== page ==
The junior class received their school rings at a liturgy celebrated by Father Lawrence Ryan, S.J., chaplain of Fairfield Preparatory School, on Friday, April 13.
In her call to worship, Jayne Collins, head of the Upper School, welcomed Fr. Ryan and reminded the Class of 2013 that this was their first introduction to becoming alumnae of Convent of the Sacred Heart.
Senior Class President Margaretta Ryan presented a reflection on behalf of the Class of 2012. At the offertory of the Mass, sisters Mollie and Maddy Pillari processed to the altar carrying a class ring and the medal seniors receive from juniors as a symbolic offering of the students giving themselves to God to do God’s will in the world. It was a lovely morning for the juniors and their parents, as well as for the seniors and sophmores who also attended.
Margaretta's inspring reflection carried the following message to all. "You might not all know that I am a lifer here at Convent of the Sacred Heart. Right now I am about a month and a half shy of the full package. And, I am already getting quite nostalgic about my time here. So I was honored when I was asked to speak to you today at this year’s Ring Day Mass.
Ring Day really is a beautiful ceremony. I love traditions like Ring Day because they give the School stability, and I feel like I am a part of something that is bigger than just me. Our rings carry religious symbols that point to St. Madeleine Sophie and her vision. For me, it’s the ring itself as a symbol of that tradition and lineage that runs through the network of Sacred Heart Schools that speaks most to me. When I was visiting colleges as a prospective student, I was warmed to meet another Sacred Heart girl. She, too, wore her class ring. And instantly, we were able to talk about conges, gouters and our liberal interpretations of “wise freedom.”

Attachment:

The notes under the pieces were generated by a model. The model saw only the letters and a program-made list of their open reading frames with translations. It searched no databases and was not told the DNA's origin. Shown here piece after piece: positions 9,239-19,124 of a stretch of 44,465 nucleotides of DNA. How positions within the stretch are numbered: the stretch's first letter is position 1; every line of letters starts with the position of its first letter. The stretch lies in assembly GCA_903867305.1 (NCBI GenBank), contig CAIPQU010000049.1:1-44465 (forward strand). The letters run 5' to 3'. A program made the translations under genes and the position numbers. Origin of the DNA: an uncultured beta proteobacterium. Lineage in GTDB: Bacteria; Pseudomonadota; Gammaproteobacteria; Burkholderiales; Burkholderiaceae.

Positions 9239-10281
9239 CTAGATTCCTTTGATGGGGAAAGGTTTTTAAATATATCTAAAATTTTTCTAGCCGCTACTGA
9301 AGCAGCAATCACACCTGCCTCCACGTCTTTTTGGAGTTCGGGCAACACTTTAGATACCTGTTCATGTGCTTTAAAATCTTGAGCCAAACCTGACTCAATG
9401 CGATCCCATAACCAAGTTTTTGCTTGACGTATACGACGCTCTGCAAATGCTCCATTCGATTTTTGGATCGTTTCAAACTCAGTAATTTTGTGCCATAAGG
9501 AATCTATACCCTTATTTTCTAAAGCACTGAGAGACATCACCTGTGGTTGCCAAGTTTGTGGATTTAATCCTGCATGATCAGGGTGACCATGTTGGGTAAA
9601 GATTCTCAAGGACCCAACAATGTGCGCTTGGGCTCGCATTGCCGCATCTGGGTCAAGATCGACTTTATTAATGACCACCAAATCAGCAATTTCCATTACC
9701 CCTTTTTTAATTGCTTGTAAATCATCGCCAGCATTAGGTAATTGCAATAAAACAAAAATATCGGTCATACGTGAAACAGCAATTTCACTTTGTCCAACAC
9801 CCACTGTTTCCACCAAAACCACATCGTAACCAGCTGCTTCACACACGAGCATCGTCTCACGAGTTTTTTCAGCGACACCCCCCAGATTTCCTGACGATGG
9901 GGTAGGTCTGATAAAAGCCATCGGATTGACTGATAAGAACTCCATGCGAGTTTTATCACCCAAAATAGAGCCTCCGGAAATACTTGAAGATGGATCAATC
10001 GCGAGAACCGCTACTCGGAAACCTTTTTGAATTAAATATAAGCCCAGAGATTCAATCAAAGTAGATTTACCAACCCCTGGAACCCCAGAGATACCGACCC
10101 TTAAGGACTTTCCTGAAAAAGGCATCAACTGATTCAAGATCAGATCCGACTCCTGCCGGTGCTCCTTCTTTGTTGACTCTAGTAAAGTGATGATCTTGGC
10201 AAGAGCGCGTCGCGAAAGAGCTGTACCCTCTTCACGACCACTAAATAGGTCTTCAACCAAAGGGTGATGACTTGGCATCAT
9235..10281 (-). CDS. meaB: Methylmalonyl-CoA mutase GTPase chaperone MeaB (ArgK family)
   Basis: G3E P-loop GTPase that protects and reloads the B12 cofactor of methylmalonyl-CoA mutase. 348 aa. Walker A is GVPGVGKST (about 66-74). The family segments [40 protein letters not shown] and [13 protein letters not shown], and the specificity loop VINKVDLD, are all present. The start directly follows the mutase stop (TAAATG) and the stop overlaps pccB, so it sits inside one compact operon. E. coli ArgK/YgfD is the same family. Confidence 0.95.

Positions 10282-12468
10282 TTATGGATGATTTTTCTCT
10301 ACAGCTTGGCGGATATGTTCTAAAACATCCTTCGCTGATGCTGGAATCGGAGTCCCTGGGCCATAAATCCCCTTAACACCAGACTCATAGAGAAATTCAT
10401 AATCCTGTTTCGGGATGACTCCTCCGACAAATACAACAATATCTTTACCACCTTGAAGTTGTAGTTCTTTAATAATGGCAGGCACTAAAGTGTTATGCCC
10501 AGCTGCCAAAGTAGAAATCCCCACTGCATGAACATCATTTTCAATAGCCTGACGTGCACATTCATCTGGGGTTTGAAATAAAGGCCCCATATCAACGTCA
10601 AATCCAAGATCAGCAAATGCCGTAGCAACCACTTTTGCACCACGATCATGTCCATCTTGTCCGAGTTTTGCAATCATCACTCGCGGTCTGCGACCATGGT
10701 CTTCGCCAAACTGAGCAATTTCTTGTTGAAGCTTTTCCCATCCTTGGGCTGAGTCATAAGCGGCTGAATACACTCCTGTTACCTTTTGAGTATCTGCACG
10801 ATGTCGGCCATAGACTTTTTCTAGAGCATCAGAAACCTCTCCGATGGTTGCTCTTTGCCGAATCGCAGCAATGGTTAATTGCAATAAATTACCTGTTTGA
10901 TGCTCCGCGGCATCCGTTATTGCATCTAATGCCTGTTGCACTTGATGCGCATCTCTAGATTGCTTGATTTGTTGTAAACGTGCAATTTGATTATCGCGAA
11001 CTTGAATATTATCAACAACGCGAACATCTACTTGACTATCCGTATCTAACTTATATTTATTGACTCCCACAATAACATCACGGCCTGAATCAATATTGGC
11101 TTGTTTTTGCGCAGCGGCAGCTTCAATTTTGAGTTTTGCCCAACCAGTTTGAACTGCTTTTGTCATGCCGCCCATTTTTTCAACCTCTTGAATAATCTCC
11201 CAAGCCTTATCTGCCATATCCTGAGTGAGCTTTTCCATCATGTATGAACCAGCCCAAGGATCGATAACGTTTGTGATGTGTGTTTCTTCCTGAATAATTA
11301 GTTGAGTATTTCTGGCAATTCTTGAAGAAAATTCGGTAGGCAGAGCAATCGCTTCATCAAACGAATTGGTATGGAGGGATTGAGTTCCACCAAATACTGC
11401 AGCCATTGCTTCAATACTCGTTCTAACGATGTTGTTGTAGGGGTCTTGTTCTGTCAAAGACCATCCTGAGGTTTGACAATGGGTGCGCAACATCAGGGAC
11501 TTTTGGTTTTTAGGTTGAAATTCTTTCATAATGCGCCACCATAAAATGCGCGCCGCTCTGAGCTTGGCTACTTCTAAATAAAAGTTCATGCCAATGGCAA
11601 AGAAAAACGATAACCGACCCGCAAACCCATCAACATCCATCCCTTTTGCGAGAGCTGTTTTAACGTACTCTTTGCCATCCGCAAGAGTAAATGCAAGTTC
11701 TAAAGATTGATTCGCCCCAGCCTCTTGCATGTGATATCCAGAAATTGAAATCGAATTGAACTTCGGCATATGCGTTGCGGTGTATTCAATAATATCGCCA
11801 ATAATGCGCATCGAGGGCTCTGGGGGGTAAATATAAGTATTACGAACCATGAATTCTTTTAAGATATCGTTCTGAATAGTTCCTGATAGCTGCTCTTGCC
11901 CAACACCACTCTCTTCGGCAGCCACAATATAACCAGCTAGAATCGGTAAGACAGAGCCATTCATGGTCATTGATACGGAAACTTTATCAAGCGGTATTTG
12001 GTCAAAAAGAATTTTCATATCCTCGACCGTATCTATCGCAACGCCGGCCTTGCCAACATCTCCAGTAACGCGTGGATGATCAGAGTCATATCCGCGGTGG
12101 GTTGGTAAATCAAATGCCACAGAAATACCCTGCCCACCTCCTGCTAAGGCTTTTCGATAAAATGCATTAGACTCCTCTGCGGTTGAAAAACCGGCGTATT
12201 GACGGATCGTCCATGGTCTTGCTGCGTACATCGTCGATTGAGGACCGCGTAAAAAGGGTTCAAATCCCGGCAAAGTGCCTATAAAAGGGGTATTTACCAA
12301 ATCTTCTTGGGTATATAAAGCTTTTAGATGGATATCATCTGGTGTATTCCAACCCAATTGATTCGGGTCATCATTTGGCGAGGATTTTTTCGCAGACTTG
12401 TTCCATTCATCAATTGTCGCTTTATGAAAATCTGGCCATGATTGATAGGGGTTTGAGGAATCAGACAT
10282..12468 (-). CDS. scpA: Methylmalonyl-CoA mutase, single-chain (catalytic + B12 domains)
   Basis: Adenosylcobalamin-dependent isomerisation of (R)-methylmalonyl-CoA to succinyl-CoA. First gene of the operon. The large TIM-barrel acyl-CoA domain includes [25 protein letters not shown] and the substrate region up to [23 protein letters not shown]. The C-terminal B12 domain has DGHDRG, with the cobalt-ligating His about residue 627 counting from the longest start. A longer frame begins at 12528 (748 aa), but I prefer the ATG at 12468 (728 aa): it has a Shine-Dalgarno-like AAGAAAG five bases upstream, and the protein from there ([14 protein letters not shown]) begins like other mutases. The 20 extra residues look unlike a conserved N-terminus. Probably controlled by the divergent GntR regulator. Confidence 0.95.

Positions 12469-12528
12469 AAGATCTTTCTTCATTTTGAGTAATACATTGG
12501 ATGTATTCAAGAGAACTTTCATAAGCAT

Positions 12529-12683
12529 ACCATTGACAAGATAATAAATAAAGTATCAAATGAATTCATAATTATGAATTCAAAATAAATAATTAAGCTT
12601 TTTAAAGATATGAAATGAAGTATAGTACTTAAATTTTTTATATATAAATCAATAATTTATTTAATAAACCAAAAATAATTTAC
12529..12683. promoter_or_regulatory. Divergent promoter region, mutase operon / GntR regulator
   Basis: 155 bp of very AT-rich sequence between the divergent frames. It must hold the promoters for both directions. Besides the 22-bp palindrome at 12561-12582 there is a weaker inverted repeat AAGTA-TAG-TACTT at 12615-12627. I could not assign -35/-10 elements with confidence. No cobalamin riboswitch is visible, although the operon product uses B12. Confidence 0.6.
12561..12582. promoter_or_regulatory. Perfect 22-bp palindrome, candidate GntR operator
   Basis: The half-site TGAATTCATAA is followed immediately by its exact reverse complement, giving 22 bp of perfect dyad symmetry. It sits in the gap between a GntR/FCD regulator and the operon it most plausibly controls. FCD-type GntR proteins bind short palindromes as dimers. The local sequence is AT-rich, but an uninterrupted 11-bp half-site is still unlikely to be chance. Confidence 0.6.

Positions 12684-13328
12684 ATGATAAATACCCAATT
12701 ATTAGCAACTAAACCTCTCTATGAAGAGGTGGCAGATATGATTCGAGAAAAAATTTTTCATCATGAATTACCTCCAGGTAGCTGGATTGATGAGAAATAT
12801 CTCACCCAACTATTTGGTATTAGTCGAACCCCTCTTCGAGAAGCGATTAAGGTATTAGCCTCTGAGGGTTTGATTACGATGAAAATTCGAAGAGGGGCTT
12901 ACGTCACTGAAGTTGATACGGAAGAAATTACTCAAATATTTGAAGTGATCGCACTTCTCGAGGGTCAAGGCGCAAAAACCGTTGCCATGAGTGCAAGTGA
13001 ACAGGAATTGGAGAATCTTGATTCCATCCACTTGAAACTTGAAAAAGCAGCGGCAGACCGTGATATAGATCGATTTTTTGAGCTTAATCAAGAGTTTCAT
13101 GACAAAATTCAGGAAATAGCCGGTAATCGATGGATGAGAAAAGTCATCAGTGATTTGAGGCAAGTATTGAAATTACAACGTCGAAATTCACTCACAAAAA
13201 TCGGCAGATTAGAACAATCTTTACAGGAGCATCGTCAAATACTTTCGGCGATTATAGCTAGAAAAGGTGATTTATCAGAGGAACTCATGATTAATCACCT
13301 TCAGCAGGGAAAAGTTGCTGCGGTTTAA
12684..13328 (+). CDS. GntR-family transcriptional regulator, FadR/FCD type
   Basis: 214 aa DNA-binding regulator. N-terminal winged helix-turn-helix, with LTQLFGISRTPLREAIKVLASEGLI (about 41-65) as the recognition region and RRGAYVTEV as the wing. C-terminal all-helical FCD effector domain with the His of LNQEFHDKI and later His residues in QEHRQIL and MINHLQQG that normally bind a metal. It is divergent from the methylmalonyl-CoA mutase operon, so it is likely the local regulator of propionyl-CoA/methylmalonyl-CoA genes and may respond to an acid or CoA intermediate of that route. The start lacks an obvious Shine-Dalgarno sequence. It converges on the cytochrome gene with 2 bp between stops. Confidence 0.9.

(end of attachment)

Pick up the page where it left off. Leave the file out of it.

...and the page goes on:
These rings are now your tangible connections back to this community. They supersede distance and differences. All of us have a ring. It’s an inclusive symbol of the ideals we carry with us as we venture into our adult lives.
The passing of the rings brings the community together and creates bonds that go beyond a generic friendship. Maybe you are a part of long standing “lineage,” or you are family, or maybe you and your ring partner are forming a new connection. This is the fun aspect to Ring Day. But it is more than that. It is about taking one morning to slow down and realize that we are growing up and moving on. But before we rush out of here we are given this token of our pasts to carry with us to keep us rooted together.
As much as we love this place, we all have our moments of frustration. Despite our frustrations, we always come back for more. These rings mean that each of us has been given an opportunity. We have been given this great, open education, which, unlike most schools, is rooted in ethics and faith.
We have learned to challenge ideas rather than blindly accept them. We have learned to be sensitive to the consequences of our words and actions. We have learned to be compassionate and forgiving. When someone sees this ring on your finger they are going to see a thoughtful, curious, and analytical thinker, as well as a kind and empathetic sister. That, is the meaning of the ring. Thank you and congratulations!"